Massaging kale

Massaging kale

Alright, why are we kneading leafy greens? That’s crazy talk.

Once you’ve sampled massaged kale, though, it won’t sound that crazy. The basic premise is this: instead of cooking the kale, which leeches its water-soluble nutrients and can lead to a seriously smushy, limp mess, we use acid, salt, and our hands to soften the kale while keeping its texture attractive and its nutrients intact. The result is a tasty side dish or salad base that keeps surprisingly well in the fridge for a few days (unlike other dressed greens).

Here’s how to do it:

1 large bunch of kale, preferably local lacinato or dinosaur kale (the dark, bumpy kind)*
1 Tbsp lemon juice
1 Tbsp olive oil
1/2 tsp kosher salt

* Go for fresh, local kale if you can; it’s available at farmers’ markets and co-ops throughout most of the year (many farmers grow it in high tunnels, so it’s one of the few green veggies you’ll see in the winter). Lacinato kale is best, but green or purple kale is fine, too. A second choice would be a clamshell of baby kale at the grocery store. Avoid the pre-torn, curly, bagged stuff; it’s too tough for this.

massaged kaleRinse the kale under cold water and pat dry, or salad spin it. Separate the leafy parts from the tough center ribs; discard the ribs and tear the leaves into salad-sized pieces. In a large bowl, combine the torn kale, lemon juice, olive oil, and salt. Using clean hands, toss everything together to coat the kale, then give it a bunch of good, rubbing squeezes using both hands for about a minute. You’ll notice that the leaves become darker, softer, and a little more transparent – that’s the goal. What you’re doing with the acid of the lemon juice, the grit of the salt, and the friction from your hands is breaking down some of the coarse cell structure of the kale to tenderize it. If you’re not sure whether you’ve massaged it enough, taste a piece; if it’s still super-tough, keep going. If you find that it’s as easy to chew as a romaine lettuce, you’re done. Fresh, smaller, local kale will take less massaging, grocery store-bought kale will take a bit more.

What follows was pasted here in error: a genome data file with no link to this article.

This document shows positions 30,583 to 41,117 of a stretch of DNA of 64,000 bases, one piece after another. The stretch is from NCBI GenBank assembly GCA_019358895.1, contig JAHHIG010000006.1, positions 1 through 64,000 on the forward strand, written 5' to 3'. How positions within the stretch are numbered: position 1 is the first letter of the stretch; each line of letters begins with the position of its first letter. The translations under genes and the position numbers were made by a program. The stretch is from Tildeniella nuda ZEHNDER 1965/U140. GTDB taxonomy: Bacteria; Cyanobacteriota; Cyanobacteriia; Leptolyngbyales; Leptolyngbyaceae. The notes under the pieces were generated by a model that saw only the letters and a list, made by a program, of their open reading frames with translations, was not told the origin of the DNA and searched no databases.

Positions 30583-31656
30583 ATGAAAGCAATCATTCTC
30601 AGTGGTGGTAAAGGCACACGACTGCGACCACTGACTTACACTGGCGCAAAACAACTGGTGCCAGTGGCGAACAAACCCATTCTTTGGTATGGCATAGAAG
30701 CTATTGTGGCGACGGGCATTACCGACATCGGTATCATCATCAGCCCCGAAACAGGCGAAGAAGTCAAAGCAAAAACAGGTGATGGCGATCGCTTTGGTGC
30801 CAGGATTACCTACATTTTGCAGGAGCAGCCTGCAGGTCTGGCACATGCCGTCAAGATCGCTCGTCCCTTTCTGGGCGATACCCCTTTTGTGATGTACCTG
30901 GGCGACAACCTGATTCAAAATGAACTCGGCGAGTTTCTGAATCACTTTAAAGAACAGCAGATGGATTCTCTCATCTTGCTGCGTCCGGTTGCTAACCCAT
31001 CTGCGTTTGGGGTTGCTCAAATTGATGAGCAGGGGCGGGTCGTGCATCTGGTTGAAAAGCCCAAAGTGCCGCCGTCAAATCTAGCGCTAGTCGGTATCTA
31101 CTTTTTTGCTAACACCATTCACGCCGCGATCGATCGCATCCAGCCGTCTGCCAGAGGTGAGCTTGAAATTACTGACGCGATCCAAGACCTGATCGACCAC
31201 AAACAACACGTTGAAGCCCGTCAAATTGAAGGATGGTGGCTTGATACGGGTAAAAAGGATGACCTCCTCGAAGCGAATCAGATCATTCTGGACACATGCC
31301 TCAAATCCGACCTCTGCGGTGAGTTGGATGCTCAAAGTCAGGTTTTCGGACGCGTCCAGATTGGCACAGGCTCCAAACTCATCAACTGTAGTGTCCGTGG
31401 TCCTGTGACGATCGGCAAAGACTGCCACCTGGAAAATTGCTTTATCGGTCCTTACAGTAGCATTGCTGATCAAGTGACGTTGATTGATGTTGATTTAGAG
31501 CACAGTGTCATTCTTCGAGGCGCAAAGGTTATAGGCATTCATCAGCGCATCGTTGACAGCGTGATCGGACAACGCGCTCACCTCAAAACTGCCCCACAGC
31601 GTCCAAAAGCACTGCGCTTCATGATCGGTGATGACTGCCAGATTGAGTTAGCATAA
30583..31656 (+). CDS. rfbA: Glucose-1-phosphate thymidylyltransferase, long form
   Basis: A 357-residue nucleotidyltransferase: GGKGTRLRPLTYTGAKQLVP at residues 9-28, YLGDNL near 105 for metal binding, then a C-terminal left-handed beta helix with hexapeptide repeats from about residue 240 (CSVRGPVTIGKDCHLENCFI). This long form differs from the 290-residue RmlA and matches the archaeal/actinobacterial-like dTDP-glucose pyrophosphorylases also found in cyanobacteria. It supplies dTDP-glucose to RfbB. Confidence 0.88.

Now just pile it in a bowl and serve as-is or turn it into the base of a salad. That’s it!

Here’s where you can get creative (or simply use what’s on hand) to make the salad a little different each time:

• Vary your acid. Lemon juice is the conventional way to do it, but experiment with other citrus juices (lime, orange, grapefruit) and milder vinegars (white balsamic, cider, raspberry). Even a dash of soy sauce or wine is nice, too.

• Vary your oil. Sesame and other flavored olive oils like truffle, chili, and basil are great.

• Vary your toppings. Massaged kale is best with milder-tasting and texturally varied ingredients so the fresh, green, citrusy notes come through (I find divas like blue cheese and capers to be too much, but you might like it!). I’ve had good results with different combinations of hearts of palm, artichoke hearts, sautéed leeks, grilled chicken, grilled shrimp, shaved fennel, sliced radish, a little red onion, feta, black olives, water chestnuts, baby corn, white mushrooms, sliced almonds, avocado, sunflower seeds, and chick peas. All good members of a choir, really, that aren’t as uplifting as soloists on their own.

So here are three examples of tasty combos:
lime juice + sesame oil + soy sauce + shrimp + baby corn + water chestnuts + almonds
lemon juice + olive oil + feta + chick peas + artichoke hearts + red onion + black olives
white balsamic + hearts of palm + grilled chicken + sautéed leeks + fennel + sunflower

You get the idea. Two bonus points, then I’m done:

• Even people who don’t usually like kale tend to like this salad. My theory is that they’ve probably only had overcooked, limp kale or a super-tough version that makes kale seem better as a garnish or cow feed.

• If you have even a remotely green thumb, kale is really easy to grow and really prolific. Three plants will provide a steady supply of kale for two people from August until the first frost. Lacinato kale is great for this recipe, but most kale varieties will work, too. Growing it yourself makes this dish ridiculously cheap and convenient.

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